There are many tactics being used by home buyers to stand out from the crowd. 
While not all sellers will read them, personalized letters are the most accepted and popular for m of unique buyer strategies available. Don't rush the letter. take the time to write it correctly. It just might be the most valuable single page of text you will ever write. 

Here are 14 keys to write and leverage your best attributes by thinking from the seller's point of view:

1. Flattery is everything.

This is an emotional pitch, not a business pitch. As the buyer you're attempting to tell the seller, "I'm such a good person that if the numbers are close you should pick my offer because you like me the best." YES, they need to like you! 
Compliment the way the house has been maintained, the "homey" feeling it gives off, or the craftsmanship of the finish work can fill a homeowner with pride. 
Listing these attributes of desirable items can convince a seller that a buyer also possesses pride of ownership, and that the home will continue to be well maintained in the future. 

2. Get to the point.

Pick two or three reasons why you will be the best buyer for this home, and make them distinctly recognizable. The more streamlined you make your message, the more memorable it will be. Be clear and polite, adding personal touches, but also be careful not to become so long winded that the letter negatively overshadows the offer itself.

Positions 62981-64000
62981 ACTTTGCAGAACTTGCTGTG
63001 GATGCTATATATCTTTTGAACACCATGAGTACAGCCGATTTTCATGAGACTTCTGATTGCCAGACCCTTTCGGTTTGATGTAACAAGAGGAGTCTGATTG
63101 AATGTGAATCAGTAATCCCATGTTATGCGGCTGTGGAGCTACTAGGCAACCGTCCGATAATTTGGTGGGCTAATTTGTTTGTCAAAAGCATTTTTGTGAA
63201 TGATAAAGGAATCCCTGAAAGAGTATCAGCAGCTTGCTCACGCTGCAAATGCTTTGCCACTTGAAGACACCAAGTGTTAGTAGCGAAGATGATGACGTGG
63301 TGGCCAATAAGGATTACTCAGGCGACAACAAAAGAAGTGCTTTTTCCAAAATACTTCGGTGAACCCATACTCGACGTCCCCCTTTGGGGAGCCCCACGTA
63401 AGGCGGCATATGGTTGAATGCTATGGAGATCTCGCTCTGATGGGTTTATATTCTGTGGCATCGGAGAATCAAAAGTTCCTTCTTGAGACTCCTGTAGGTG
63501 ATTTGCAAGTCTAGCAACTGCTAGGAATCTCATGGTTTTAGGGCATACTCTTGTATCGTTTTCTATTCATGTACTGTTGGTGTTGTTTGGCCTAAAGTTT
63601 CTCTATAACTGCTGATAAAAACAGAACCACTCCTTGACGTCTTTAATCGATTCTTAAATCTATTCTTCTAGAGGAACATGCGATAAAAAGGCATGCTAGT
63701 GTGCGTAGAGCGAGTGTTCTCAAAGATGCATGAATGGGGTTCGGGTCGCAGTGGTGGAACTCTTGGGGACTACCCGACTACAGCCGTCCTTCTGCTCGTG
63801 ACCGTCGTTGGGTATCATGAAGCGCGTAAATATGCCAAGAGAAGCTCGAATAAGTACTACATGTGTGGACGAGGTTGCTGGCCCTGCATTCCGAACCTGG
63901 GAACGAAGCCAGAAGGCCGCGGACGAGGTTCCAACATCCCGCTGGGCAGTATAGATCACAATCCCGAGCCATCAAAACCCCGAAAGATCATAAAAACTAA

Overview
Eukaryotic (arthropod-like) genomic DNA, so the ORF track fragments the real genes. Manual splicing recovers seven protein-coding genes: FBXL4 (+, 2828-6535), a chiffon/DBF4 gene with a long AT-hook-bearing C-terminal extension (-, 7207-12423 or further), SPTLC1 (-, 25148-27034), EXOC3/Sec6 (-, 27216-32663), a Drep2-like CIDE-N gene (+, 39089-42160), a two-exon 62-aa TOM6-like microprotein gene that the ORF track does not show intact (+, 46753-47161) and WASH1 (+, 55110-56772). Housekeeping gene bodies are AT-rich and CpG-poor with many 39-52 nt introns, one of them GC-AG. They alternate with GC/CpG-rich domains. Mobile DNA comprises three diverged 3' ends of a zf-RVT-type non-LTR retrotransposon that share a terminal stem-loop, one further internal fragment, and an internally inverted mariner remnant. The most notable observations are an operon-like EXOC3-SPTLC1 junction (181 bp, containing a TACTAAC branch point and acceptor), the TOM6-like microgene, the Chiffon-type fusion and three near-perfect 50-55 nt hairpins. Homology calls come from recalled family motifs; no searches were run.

3. Paint a Picture.

People remember what they've read at a far higher rate when they can see a picture of it in their head. "I really love this neighborhood because I lived here and went to school here," doesn't resonate. 

On the other hand, "I spend half of my time walking the cobblestone streets around this block, dropping off my daughter at Gilman School and volunteering at Schniltzelfest every summer," will trigger a visual memory for a seller. 

4. Highlight where you are similar to the seller.

When touring the house, pay attention to the family pictures that are out and other clues of what's important to the seller. 

If they have pictures of their kids playing in the pool and you have kids that will play in the pool, highlight it. If they have zero pictures of kids, but lots of gold trophies, then don't mention the kids and highlight how much you look forward to practice putting in the backyard. 

5. Don't whine but do tug on their patriotism.

The emotion of your letter must be upbeat and high. It needs to make the seller feel good. The seller doesn't care how many other homes you've lost out on. They don't care that your rent just doubled.

6. Don't remodel their home yet.

Planning on adding a second story or changing the landscaping? Do not mention that to the seller.  You might be correct that the seller's sewing room would make a great workout room for you, but this isn't the time.  If you're going to expand to create more bedrooms, you might be changing the seller's favorite eyebrow windows in the roof line. 

7. Address the elephant in the room if needed.